Chapter 81.—177. Petilianus said: "But I answer you, on the other hand, that Jesus Christ never persecuted any one. And when the apostle found fault with certain parties, and suggested that He should have recourse to persecution (He Himself having come to create faith by inviting men to Him, rather than by compelling them), those apostles say, Many lay on hands in Thy name, and are not with us: but Jesus said, Let them alone; if they are not against you, they are on your side."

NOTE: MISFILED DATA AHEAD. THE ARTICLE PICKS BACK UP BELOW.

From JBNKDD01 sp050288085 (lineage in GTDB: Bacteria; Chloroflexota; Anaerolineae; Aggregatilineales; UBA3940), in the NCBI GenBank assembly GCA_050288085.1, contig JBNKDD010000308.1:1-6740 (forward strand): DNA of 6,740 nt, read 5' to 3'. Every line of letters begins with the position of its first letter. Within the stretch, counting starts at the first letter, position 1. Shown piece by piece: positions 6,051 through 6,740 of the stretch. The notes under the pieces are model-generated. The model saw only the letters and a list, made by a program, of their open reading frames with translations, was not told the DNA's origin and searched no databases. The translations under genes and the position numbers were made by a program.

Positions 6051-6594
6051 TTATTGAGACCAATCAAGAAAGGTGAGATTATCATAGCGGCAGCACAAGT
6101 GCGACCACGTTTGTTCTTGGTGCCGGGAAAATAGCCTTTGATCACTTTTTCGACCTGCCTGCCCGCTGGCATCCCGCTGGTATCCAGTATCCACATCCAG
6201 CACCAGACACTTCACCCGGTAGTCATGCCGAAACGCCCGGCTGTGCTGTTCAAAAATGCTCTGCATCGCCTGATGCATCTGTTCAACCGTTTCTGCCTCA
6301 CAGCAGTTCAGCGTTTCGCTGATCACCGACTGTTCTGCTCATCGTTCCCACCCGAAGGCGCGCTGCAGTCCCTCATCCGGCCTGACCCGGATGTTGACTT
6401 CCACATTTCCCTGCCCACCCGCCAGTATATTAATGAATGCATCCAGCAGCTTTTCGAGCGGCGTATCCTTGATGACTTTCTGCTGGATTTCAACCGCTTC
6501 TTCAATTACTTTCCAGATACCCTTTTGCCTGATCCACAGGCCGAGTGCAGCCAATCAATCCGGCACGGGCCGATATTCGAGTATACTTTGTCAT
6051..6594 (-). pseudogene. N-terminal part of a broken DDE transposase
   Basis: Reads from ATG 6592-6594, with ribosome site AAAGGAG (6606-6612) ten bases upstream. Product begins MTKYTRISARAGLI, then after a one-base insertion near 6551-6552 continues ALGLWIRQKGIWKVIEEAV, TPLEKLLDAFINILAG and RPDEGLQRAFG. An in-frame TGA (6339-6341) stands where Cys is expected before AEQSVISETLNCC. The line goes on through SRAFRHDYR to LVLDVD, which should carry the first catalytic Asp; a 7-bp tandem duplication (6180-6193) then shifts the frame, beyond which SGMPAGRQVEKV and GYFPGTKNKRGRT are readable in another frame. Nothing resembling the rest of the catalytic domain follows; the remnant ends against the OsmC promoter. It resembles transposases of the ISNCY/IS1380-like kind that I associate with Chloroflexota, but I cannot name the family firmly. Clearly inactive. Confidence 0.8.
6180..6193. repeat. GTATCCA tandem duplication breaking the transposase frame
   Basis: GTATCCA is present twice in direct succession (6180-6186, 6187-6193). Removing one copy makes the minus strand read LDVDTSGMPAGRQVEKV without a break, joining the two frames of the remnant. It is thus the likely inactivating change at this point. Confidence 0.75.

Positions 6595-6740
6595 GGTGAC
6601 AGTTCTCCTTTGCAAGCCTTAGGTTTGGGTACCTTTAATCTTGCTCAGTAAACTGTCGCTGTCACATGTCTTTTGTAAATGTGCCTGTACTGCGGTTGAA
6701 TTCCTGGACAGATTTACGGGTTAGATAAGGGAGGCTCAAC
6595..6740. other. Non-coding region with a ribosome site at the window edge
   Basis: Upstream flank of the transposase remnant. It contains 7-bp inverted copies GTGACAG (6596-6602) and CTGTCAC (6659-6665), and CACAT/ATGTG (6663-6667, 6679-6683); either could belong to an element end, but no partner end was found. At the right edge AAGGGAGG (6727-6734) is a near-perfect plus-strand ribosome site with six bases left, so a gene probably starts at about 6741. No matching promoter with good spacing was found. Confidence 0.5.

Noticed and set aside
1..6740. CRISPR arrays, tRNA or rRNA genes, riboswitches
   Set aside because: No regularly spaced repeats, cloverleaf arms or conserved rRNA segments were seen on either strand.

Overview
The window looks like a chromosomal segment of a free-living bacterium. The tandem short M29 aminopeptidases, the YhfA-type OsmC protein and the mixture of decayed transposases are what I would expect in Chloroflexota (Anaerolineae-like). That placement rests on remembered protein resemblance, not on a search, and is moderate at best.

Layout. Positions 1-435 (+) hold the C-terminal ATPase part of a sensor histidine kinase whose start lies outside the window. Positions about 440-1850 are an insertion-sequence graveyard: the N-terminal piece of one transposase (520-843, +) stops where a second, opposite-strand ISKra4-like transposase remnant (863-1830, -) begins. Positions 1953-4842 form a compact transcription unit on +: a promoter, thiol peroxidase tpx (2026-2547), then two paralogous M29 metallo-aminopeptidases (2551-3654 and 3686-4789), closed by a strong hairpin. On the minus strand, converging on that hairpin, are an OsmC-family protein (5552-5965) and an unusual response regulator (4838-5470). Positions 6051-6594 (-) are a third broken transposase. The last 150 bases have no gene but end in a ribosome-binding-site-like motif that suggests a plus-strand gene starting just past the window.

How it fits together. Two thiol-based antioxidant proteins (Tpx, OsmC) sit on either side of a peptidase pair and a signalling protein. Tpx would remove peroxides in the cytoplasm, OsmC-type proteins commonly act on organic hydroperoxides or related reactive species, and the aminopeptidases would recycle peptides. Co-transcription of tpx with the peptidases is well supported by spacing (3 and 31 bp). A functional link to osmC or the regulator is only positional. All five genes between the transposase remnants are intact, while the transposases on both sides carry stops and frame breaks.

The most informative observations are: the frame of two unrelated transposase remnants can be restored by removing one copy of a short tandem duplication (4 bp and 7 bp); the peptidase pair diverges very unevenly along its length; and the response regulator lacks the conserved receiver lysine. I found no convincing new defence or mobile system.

178. Augustin answered: You say truly that you will bring forth out of your store with greater abundance things which are not written in the Scriptures. For if you wish to bring forth proofs from holy Scripture, will you bring forth even those which you cannot find therein? But it is in your own power to multiply your lies according to your will. For where is what you quoted written? or when was that either suggested to our Lord, or answered by our Lord? "Many lay on hands in Thy name, and are not with us," are words that no one of the disciples ever uttered to the Son of God; and therefore neither could the answer have been made by Him, "Let them alone: if they are not against you, they are on your side." But there is something somewhat like it which we really do read in the gospel,—that a suggestion was made to the Lord about a certain man who was casting out devils in His name, but did not follow Him with His disciples; and in that case the Lord does say, "Forbid him not: for he that is not against us is for us." 2190 But this has nothing to do with pointing out parties whom the Lord is supposed to have spared. And if you have been deceived by an apparent resemblance of sentiment, this is not a lie, but merely human infirmity. But if you wished to cast a mist of falsehood over those who are unskilled in holy Scripture, then may you be pricked to the heart, and covered with confusion and corrected. Yet there is a point which we would urge in respect of this very man of whom the suggestion was made to our Lord. For even as at that time, beyond the communion of the disciples, the holiness of Christ was yet of the greatest efficacy, even so now, beyond the communion of the Church, the holiness of the sacraments is of avail. For neither is baptism consecrated save in the name of the Father, and of the Son, and of the Holy Ghost. But who will be so utterly insane as to declare that the name of the Son may be of avail even beyond the communion of the Church, but that this is not possible with the names of the Father and of the Holy Ghost? or that it may be of avail in healing a man, but not in consecrating baptism? But it is manifest that outside the communion of the Church, and the most holy bond of unity, and the most excellent gift of charity, neither he by whom the devil is cast out nor he who is baptized obtains eternal life; just as those do not obtain it, who through communion in the sacraments seem indeed to be within, and through the depravity of their character are understood to be without. But that Christ persecuted even with bodily chastisement those whom He drove with scourges from the temple, we have already said above.
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